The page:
§ Sir H. Parnell
said, the arguments of those who opposed the Bill went to prove, that this country could not compete with the foreign markets in the article of grain. If this were the case, no mischief could ensue from it, as none would be exported. But, looking to Ireland, it was of very great importance; since, from that country, he had no doubt, very large exports would be made, to the infinite benefit of her agriculture.
§ Sir C. Monck
thought the belt security against excess of exportation, would be found in the comparative lowness of price in the foreign market.
observed, that at Amsterdam wheat was 10s. a quarter dearer than in our own market; and that if they would grant him a committee, he would produce a hundred similar instances.
§ Sir C. Monck
replied, that, admitting the statement of the right hon. gentleman to be correct, it did not invalidate his argument. It would cost 10 or 15s. per quarter freightage, which, with some port duties and insurance, would still render British corn dearer than foreign in the foreign market.
§ Mr. Lushington
stated, that in France wheat was sold for 38s.; the quarter; and at Riga, Courland wheat at 47s.
observed, that though he considered the clause perfectly unnecessary, because it professed to bestow a power which already existed, yet, if the adopting it without any amendment would be any consolation to the right hon. gentleman, or any relief to the alarm that had been excited out of doors, he should have no objection to its incorporation with the Bill.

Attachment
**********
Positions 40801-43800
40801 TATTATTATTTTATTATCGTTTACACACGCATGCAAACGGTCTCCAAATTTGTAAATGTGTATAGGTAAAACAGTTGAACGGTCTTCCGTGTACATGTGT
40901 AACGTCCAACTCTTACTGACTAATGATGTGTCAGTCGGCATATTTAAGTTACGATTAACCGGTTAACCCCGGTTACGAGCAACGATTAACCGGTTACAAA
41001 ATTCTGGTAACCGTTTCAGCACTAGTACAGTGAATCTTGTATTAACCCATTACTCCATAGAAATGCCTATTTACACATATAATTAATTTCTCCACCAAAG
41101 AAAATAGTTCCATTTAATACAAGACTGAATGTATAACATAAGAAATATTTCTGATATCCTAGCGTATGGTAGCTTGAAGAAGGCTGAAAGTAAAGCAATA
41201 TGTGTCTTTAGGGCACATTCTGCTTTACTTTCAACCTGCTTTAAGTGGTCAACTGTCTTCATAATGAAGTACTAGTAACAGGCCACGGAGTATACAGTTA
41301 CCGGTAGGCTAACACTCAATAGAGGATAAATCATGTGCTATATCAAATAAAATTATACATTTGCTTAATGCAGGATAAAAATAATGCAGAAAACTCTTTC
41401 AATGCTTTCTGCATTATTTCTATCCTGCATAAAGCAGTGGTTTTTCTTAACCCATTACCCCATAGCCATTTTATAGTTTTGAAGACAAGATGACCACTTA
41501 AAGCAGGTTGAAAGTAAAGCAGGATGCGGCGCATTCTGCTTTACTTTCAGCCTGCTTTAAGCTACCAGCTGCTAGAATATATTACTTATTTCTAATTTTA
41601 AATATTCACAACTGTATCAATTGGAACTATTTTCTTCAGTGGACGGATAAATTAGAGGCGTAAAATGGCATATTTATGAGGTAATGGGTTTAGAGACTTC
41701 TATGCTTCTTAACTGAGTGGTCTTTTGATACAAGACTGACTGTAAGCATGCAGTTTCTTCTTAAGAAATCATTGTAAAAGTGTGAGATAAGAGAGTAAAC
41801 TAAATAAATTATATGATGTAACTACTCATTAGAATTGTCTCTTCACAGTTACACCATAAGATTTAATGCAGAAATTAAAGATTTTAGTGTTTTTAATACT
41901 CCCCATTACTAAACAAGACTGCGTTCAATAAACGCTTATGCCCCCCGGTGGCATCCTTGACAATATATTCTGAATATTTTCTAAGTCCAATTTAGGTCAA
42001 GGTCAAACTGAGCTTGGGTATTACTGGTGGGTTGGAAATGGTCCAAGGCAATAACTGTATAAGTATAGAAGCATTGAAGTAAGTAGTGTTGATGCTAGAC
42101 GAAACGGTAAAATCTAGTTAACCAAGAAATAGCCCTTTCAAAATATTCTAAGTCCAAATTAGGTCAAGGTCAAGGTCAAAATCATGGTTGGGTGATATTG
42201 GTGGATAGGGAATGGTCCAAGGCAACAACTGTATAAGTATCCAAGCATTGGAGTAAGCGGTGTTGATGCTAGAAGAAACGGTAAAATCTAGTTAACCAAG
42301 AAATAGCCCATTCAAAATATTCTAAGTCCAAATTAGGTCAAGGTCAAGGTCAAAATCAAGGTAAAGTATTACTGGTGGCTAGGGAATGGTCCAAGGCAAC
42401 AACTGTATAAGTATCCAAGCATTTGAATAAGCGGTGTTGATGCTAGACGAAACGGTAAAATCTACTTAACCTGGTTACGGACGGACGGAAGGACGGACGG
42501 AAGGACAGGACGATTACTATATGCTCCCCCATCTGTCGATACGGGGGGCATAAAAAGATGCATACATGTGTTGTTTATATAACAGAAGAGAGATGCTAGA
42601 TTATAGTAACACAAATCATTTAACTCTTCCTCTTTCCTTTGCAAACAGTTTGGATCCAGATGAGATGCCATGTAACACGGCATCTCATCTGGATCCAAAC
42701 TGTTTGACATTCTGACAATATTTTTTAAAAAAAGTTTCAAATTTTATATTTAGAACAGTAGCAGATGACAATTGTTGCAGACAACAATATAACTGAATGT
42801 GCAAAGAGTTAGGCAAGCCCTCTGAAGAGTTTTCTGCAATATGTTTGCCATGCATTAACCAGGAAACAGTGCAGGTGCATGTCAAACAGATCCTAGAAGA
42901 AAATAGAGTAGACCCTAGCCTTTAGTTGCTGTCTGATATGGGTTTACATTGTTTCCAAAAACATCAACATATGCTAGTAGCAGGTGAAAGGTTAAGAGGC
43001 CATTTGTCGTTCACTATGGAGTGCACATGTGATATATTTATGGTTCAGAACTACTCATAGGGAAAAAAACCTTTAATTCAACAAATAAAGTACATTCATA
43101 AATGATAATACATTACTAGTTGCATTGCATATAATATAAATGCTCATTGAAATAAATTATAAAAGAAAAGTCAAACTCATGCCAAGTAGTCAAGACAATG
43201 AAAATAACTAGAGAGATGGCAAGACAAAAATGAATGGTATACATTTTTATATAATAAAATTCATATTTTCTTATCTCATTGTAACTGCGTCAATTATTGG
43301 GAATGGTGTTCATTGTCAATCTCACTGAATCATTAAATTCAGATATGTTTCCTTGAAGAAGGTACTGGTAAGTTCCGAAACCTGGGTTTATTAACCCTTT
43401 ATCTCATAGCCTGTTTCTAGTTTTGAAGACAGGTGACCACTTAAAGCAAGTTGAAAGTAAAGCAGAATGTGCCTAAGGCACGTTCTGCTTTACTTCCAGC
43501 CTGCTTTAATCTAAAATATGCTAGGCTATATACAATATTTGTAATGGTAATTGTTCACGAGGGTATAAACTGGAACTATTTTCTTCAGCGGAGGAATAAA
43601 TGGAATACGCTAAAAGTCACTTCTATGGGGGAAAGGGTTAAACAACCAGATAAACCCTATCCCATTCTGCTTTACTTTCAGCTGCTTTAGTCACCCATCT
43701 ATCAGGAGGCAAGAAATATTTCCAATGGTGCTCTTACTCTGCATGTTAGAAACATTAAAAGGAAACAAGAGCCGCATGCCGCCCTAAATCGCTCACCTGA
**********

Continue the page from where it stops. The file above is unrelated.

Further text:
§ Mr. J. P. Grant
said, that one powerful reason with him for not agreeing with the clause, was precisely that which induced the right hon. gentleman (Mr. Canning) to support it, because it was perfectly unnecessary. He had another objection also. The clause would not only produce no good effect, but it would produce a very bad effect. It would create fears in the agriculturist, while the object of this measure was to give him confidence; and it would, so far, do away the beneficial tendency of 1016 it altogether. It was bounden duty of the executive government, and it was always in its power, to stop the exportation of corn when occasion should call for it, and look with perfect confidence to that House for indemnity. The fears entertained could be only the result of ignorance, and he hoped they had been excited too by ignorance; but he was sure they had been provoked by very improper means.
Mr. Western and Mr. D. Giddy opposed the clause.
§ The gallery was then cleared, but no division took place; the clause was rejected and the Bill was passed.
|List of the Minority on the third reading.|
|Allan, A.||Northey, W.|
|Babington, T.||Porter, gen. G.|
|Calvert, C.||Protheroe, E.|
|Davis, R. H.||Rancliffe, lord|
|Dowdeswell, J. E.||Rose, G.|
|Foulkes, E.||Scott, Sam.|
|Harvey, C.||Shaw, sir James|
|Langton, w. G.||Stephen, J.|
|Leader, W.||Ward, —|
|Lefevre, C. S.||White, M.|
|Lockhart, W. E.||Wilberforce, W.|
|Maitland, E. F.||Wilkins, W.|
|Mellish, W.||Atkins, J|
|Moore, P.||Combe, H. C.|